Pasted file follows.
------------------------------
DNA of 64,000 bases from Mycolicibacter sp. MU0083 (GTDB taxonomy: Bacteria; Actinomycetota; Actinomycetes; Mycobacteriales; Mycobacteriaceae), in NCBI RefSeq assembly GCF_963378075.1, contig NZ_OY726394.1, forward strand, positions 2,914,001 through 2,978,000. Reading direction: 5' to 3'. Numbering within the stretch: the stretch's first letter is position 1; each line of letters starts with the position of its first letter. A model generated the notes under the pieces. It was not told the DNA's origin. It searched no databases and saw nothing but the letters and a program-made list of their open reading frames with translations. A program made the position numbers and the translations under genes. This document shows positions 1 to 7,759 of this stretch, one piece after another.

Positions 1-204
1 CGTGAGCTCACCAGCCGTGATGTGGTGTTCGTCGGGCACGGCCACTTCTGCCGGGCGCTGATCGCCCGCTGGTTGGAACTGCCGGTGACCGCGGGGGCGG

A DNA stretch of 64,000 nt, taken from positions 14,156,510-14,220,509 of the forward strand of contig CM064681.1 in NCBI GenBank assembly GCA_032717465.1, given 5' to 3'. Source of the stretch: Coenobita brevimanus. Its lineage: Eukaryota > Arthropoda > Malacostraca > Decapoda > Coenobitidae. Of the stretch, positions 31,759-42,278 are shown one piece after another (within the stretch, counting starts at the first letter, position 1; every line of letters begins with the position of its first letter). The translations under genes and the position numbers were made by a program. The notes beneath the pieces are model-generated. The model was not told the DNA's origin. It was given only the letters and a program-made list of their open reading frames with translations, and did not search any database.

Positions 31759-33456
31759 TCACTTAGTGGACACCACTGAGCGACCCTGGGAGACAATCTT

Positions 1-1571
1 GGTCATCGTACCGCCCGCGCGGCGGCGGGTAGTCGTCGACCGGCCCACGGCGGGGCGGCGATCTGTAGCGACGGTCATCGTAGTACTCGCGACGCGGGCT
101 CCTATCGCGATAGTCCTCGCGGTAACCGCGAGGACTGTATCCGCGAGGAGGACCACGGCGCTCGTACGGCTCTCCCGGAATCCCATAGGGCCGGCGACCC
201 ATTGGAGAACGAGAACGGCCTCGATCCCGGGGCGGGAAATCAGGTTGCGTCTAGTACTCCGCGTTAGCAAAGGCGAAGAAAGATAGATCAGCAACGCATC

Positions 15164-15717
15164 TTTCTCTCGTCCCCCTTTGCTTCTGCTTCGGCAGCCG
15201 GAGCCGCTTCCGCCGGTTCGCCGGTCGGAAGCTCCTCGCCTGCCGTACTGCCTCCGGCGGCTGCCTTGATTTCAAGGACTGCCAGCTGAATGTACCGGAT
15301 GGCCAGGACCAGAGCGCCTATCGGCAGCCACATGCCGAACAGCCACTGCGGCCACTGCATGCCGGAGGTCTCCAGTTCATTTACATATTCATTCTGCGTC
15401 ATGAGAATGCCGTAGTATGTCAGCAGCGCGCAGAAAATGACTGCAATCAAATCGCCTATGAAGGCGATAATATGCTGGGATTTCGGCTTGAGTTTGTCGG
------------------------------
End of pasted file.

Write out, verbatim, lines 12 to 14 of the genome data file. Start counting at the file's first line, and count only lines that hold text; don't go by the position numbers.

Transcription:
15164 TTTCTCTCGTCCCCCTTTGCTTCTGCTTCGGCAGCCG
15201 GAGCCGCTTCCGCCGGTTCGCCGGTCGGAAGCTCCTCGCCTGCCGTACTGCCTCCGGCGGCTGCCTTGATTTCAAGGACTGCCAGCTGAATGTACCGGAT
15301 GGCCAGGACCAGAGCGCCTATCGGCAGCCACATGCCGAACAGCCACTGCGGCCACTGCATGCCGGAGGTCTCCAGTTCATTTACATATTCATTCTGCGTC